Project length: 2-week sprint
Client: Elite Athlete Management
Goal: This sports agency struggled to communicate effectively and share important details with its famous athlete clients. The agency sought out a way to improve this aspect of their job to better themselves as agents and stand out in the marketplace technologically.
My Role: The mobile app was to be designed on two ends, the athletes' end, and the agents' end. I specifically worked on the agent side of the app.
or preview my prototype below:
I used a lean UX canvas to map out the company's business goals and current challenges. I was able to refer back to the canvas to determine what would help my client achieve their goal and how to approach my research more precisely.
Recruit more top players
Effective communication and management between agents and players
Add value to current players
Standing out against larger agencies
Players are extremely busy, hard to get in contact with, and unable to track deadlines
Direct competitors of the agency included sports management agencies, while indirect competitors included calendar or scheduling apps that would offer something similar that the agency hopes to provide to their athletes.
Feature Comparison Chart
I highlighted three areas that popular calendar programs lacked while making note of user mental models typically seen in calendar apps.
I saw that most calendar apps didn’t include a dashboard that allowed users to view their overall tasks, approaching events and reminders.
User Surveys + Interviews
I worked with another designer to create a survey that would provide insights on how current users around the world use calendar or scheduling apps.
I collected important insights that were relevant to the agency’s goals regarding ease of use for them and their athletes. I found that visual elements are extremely important to users, especially if they are as busy as NFL athletes.
I was able to interview agents and athletes from Elite, and a previous college football athlete and recruiter in order to provide insight into the chaotic and busy life of an athlete.
Making sense of the data...all of it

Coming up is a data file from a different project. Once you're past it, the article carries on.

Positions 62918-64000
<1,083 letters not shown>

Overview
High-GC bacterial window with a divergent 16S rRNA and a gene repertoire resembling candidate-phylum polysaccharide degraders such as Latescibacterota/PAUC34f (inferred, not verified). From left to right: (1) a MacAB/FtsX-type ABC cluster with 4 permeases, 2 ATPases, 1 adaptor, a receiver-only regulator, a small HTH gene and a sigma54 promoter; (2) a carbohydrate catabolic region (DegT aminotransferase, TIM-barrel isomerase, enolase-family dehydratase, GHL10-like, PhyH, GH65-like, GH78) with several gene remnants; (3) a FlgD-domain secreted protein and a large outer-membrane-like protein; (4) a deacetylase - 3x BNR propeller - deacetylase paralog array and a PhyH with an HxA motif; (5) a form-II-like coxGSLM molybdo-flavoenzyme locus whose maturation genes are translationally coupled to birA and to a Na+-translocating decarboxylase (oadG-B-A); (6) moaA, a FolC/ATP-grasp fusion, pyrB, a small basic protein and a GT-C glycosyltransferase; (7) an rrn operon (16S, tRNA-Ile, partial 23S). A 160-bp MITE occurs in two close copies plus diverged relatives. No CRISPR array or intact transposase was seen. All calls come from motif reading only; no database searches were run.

I used an affinity map to make sense of my research, replaying interviews to understand the users' psychology, goals, and behavior.
Recruiting top athletes
Helping their current athletes reach their highest potential
Getting marketing and promotion deals for their athletes
Investing in an athlete only to lose them to larger agencies
Sports agency industry is highly competitive and stressful
Not being able to communicate deadlines to athletes looks bad on the agent
Creating Scott the Sports Agent
Forming Scott's user persona helped me stay on track according to my user data and avoid adding unnecessary features that would not help the client achieve their main goals directly.
So, I created Sports Agent Scott to ensure I was making design decisions solely around his needs, frustrations, and goals.
Scott's User Journey + Defining the Problem
Creating a user journey map helps me understand where exactly Scott’s biggest frustrations are throughout his day based on where his emotions are at their lowest points. I identified and circled the three lowest points throughout his day:
1. When Scott invests time into a player that just signs with a competitor agency for reputation or money
2. When Scott cannot effectively communicate important information to his athletes and as a result, has to deal with negative consequences
2. When Scott’s athlete loses a marketing deal because of a missed deadline that Scott was unable to properly remind his athlete of
Confirming and defining the problems
The journey map was an extremely important step in my process because it allowed me to confirm the assumptions and problems that the clients had stressed in our initial interviews.
Conducting thorough interviews with other agents and athletes at Elite, college football players, and sports recruiters helped me understand the most significant pain points and narrow down Elite's frustrations to three main problems:
Developing the Minimum Viable Product
After brainstorms a wide scope of solutions, it was time to narrow my scope in terms of features that I must-have, should-have, could-have, and won’t-have.
The MoSCoW method is extremely helpful in forcing me to think deeply about what features my client needs to solve a problem directly, rather than something that might look nice or be exciting to have.
The MVP (Not most valuable player)
So, my minimum viable product would be a mobile app that would alleviate the stress and chaos for Elite agents by allowing them to:
(1) easily view their upcoming week on their dashboard,